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Trump can send volunteer force to the border







  Border Fence in Arizona

A razor-covered border road separates Nogalas, Mexico to the right and Nogales, Ariz. At dusk on March 2. Photo / Charlie Riedel

Immigration

The idea of ​​sending an emergency team to the border is in an exploration phase.

The Trump administration can send a volunteer emergency team to help with security and humanitarian efforts at the US-Mexico border, according to four current and former officials who informed about the discussions.

has been "tossing" for ways to devote additional resources to restrict migrants' flow, according to a DHS official who is familiar with the discussions.

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"My question is that they actually need more people on the border or are they just trying to make a state here?" Asked Craig Fugate, who was the FEMA administrator during the Obama administration.

A second DHS official also questioned the administration's motives for considering the power. It "makes a prominent sense for a hurricane," said this person, but not for the border. "All this is just to combat the administration's claim that there is an emergency," said the official.

To date, the Trump administration has deployed to the southern border hundreds of additional agents from its 19,443-strong border police force. It is also sent to 6000 active and national security forces. But despite the fact that border crossings are well below their peak levels during the 1990s and early 2000s, President Donald Trump estimates that efforts to combat illegal immigration are inadequate.

President's February declaration that illegal border crossings were a national emergency demanding that $ 6.7 billion not be approved by Congress suffered a blow Thursday when the Senate voted 59-41 to block the declaration. Twelve Republicans voted with Democrats against the President.

"I took this as," Hi, this is this new idea, "said the first DHS official about the voluntary force being treated." The lawyers are trying to find out if it is possible at all. "

The Homeland Security Department maintains a "Surge Capacity Force" designed to "increase the federal response to a catastrophic disaster," according to a web site describing its operations, consisting of volunteers, from DHS and other federal agencies deployed in response to hurricanes and

The idea of ​​sending an emergency team to the border lies in an investigation phase according to the first DHS official, whether the administration would use its existing law or create a new entity is still unclear, the official said.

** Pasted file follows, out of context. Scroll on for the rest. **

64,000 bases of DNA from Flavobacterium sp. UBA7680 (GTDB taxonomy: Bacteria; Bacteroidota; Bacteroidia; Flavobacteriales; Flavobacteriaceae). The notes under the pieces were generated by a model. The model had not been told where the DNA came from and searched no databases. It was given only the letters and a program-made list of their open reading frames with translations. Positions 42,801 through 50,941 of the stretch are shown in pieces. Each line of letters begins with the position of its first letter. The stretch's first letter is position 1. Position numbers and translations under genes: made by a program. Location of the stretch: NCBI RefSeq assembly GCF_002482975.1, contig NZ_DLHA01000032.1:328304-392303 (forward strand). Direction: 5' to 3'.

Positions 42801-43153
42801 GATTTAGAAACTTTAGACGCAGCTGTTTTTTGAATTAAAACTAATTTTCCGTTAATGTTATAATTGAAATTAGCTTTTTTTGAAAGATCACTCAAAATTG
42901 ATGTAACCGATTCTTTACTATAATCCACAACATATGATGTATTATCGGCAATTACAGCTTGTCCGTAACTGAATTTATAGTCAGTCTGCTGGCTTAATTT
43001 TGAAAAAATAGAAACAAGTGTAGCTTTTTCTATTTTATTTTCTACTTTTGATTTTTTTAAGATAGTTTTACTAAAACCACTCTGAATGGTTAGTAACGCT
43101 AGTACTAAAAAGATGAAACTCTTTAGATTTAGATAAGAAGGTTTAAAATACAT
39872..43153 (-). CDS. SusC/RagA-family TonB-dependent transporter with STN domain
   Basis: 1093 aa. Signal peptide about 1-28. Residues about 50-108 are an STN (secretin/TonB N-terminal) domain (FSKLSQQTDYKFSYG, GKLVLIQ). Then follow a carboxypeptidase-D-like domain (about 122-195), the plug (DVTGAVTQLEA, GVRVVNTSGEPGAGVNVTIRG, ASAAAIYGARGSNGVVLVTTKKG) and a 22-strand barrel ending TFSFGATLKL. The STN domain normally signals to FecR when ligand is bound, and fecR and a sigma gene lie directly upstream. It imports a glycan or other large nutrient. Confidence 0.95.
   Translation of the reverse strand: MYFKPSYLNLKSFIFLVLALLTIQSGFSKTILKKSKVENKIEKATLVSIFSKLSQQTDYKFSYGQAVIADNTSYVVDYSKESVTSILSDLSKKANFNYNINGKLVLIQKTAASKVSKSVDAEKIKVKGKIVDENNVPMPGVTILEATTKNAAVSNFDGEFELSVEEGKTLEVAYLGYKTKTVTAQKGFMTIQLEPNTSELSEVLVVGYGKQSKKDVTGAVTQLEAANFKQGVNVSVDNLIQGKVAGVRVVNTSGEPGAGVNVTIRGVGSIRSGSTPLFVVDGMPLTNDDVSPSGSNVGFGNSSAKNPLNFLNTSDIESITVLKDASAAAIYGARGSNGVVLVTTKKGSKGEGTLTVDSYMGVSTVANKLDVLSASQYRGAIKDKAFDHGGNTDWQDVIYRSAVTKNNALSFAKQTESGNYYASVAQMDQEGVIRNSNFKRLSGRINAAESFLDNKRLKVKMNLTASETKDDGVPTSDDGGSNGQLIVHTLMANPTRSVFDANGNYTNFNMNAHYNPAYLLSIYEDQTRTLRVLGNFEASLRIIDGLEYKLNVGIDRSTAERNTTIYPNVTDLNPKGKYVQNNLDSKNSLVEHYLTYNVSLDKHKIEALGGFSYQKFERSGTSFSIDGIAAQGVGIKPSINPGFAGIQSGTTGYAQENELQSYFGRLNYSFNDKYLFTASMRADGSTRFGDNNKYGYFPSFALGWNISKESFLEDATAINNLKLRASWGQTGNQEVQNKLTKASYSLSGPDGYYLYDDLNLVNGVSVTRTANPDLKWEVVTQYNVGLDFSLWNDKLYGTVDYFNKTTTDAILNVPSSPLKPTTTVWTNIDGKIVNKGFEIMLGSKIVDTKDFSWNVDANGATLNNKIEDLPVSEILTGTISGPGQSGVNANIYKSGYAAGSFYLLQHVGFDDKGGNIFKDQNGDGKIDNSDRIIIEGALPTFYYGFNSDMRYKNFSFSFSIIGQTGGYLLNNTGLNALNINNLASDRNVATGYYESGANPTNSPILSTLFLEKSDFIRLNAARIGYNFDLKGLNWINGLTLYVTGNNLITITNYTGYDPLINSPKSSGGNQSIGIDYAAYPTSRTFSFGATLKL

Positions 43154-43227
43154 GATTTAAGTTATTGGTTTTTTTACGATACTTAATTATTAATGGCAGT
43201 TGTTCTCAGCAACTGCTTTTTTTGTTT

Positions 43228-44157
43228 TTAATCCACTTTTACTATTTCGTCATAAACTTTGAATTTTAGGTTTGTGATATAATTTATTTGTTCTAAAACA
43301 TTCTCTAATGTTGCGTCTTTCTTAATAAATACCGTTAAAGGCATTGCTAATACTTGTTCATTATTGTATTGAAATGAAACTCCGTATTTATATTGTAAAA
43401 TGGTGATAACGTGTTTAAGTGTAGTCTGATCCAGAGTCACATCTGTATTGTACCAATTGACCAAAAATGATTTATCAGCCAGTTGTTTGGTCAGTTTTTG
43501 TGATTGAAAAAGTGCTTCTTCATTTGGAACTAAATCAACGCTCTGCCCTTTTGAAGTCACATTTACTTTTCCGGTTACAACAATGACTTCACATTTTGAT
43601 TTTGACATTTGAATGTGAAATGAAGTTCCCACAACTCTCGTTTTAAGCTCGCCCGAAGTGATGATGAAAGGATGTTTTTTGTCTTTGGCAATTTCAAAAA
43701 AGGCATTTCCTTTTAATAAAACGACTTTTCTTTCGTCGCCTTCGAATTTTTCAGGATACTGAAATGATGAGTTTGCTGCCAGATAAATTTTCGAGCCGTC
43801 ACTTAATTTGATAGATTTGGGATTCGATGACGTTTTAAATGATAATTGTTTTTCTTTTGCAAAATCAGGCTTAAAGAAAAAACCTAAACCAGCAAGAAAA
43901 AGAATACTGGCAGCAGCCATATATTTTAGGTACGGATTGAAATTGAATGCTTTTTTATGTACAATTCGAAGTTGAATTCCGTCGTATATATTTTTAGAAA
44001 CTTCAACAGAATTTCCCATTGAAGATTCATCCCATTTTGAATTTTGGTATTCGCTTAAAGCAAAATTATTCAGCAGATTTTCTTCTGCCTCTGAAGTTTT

The number of arrests at the southwest the limit – a measured value used to determine illegal crossings – rose in February to its highest level since March 2009 Still far below r levels in the late 1980s, 1990s and 2000s.

The Trump administration aims to hire 26,370 Border Patrol agents as part of its law enforcement, but it remains almost 7,000 agents who lack the total to a government office report released earlier this month.

The existing surge capacity has been exploited by hurricanes and fires when the Federal Emergency Management Agency has been overwhelmed, but never before to assist with border security efforts. Established in the wake of Hurricane Katrina, the team was first activated to respond to Hurricane Sandy in 2012. DHS made use of it again in 2017 to help with hurricane recovery efforts and fires in California, according to the program's website. Volunteers need approval from their federal supervisors and continue to receive wages during implementation. However, FEMA replaces travel expenses and overtime.

An administrative officer told POLITIKO that the existing surge force could not be used for a border security mission because it uses emergency tools. In addition, the program uses staff trained in FEMA procedures, which would be less applicable in the context of border security.

"I think what they were trying to do is build a team of people from across the ward who have skills in that arena," said the official. "It would have to be different people and designed for another purpose."

DHS did not respond to several requests for comments.

Brandon Judd, president of the National Border Patrol Council, said he had not heard of a volunteer effort. But he said volunteers would be more likely to do logistics work and that immigrants and customs officials were unlikely to be able to use the border.

"They should not give us ICE agents to start applying border laws, as they are already stretched thin as it is," he said.


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